Finding Thanksgiving Within Our Filipino Community
Jazmyne Faith Viloria | Maui High School, Class of 2023
Halloween plans have passed and now Thanksgiving planning begins. The normal November includes the weekly inspection of grocery store sales, waiting for someone to volunteer their household and numerous group chats; all which are requisite endeavors for a glorious Thanksgiving feast. But as everyone gets settled into their seats for Thanksgiving dinner, a quick glance around the table easily enacts one to reflect on their upbringing specifically who have contributed to it. For a majority of Maui’s Filipino Americans, the large Filipino community has played a major role in influencing and supporting Filipino American youth’s confidence, comfortability and self-development.
“Coming to the United States as an immigrant was initially a daunting thought for an 11-year-old Filipina,” describes Yasha Ronquillo, a college graduate and teacher at Maui High School. For Yasha the only knowledge of America she held were from books, movies and shows; although she was intimidated, “It did not take me long to adjust to the island thanks to the large Filipino community we have here (Maui). Especially since my church was composed of many Ilonggo/Tagalog-speaking families with familiar traditions and customs, it became easy for me to quickly feel comfortable on this island I now call home.” As Yasha recognized the Filipino community through church, Dexter Corpuz, a recent college grad and teacher at Maui High, recognized the Filipino community through friendships, “Growing up my majority circle of friends were Filipinos and I think it naturally became that way because we had so many cultural connections with each other and to this day we do! For instance, we had a lot of relatabilities with each other and other Filipinos as well.”
As Dexter entered adulthood, he realized “The Filipino community helped me find myself and my self-identity.” Similarly, the Filipino community helped Yasha navigate through her youth, “I did have a point during my teenage years when I was ashamed of being Filipino (due to stereotypes, stigmas and the incessant need to fit in) but the richness of our culture outweighed my negative feelings.” Taking pride in her culture and traditions she’s become “truly grateful the Filipinos on Maui brought those wonderful things with them to Hawai‘i. Without such things, my identity will not be complete.”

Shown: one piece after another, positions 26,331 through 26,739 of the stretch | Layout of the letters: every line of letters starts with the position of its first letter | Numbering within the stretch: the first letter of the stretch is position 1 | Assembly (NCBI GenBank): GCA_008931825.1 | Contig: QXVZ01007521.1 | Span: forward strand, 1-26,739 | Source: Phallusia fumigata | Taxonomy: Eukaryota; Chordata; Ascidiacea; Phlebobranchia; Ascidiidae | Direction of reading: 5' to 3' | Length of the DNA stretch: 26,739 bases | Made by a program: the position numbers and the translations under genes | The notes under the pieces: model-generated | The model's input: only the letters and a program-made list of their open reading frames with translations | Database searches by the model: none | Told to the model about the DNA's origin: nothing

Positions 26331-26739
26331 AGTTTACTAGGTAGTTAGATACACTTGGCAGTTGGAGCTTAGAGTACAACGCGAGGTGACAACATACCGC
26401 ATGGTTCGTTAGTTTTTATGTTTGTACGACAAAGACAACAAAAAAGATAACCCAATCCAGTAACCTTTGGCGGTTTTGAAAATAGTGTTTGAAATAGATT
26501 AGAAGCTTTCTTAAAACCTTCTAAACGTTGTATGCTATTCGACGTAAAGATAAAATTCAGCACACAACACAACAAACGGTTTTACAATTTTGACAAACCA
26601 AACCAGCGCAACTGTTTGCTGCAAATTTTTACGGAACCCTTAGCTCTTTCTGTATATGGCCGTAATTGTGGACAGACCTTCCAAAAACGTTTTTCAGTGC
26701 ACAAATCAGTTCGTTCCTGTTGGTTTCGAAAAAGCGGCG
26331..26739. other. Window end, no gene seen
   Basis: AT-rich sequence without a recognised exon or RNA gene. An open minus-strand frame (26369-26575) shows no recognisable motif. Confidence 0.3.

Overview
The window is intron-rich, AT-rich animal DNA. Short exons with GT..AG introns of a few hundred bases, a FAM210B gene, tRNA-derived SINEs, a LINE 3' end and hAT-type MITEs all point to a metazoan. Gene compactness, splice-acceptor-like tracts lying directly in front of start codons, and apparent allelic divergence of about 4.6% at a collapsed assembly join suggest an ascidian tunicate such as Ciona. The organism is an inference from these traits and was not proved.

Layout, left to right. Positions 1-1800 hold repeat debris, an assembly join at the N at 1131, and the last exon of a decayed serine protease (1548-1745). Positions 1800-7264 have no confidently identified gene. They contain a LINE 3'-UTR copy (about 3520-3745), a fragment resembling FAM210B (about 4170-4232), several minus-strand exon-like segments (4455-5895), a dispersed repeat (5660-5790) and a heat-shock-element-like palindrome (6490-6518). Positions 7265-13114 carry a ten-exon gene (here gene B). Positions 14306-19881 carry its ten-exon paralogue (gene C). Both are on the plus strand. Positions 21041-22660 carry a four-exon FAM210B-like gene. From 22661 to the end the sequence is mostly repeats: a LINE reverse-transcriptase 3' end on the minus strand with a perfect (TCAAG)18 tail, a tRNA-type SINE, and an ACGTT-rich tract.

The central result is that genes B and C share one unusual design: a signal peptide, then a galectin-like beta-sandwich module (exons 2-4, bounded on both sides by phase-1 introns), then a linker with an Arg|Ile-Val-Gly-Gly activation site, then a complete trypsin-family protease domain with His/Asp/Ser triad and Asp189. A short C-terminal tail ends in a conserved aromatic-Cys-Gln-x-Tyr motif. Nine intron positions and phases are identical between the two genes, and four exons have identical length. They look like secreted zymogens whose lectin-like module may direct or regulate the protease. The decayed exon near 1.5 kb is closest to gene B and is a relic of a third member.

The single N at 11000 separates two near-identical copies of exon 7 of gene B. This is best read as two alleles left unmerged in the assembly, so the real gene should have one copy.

Creative media are also major contributors to Yasha and Dexter’s identity. With creative media and their culture holding such major parts in their identity, multiple projects were concocted with the inspiration being the Philippines and Filipino culture. For example, Yasha launched an Instagram page called “Ganda ng Pilipinas” which “cultivates an appreciation for our culture in a society where Filipinos can oftentimes be mocked, making Filipinos ashamed of their heritage.”
From establishing newfound friendships to inspiring a platform focusing on Filipino culture, the Filipino community has ultimately played a major role in most Filipino American youth. Providing a place of familiarity, comfortability and love the Filipino community is appreciated by many, even more than a Thanksgiving feast.
Google® Is Not Everything is a monthly column authored by high school students. The title of the column emphasizes education is more than just googling a topic. Google® is a registered trademark. This month’s guest columnist is Jazmyne Faith Viloria, a Senior at Maui High School. She is a member of SaberScribes (Maui High’s journalism club), Historian of the Video Club and Team Captain of Blue Thunder, Maui High’s Robotics club. Jazmyne is in the ACOM Pathway at Maui High, focusing on videography and photography. In her free time, she sews and refashions old clothes, journals, edits photos/videos and loves to analyze lyrics in songs. She is the daughter of Ruth Sagisi and Rudy Viloria.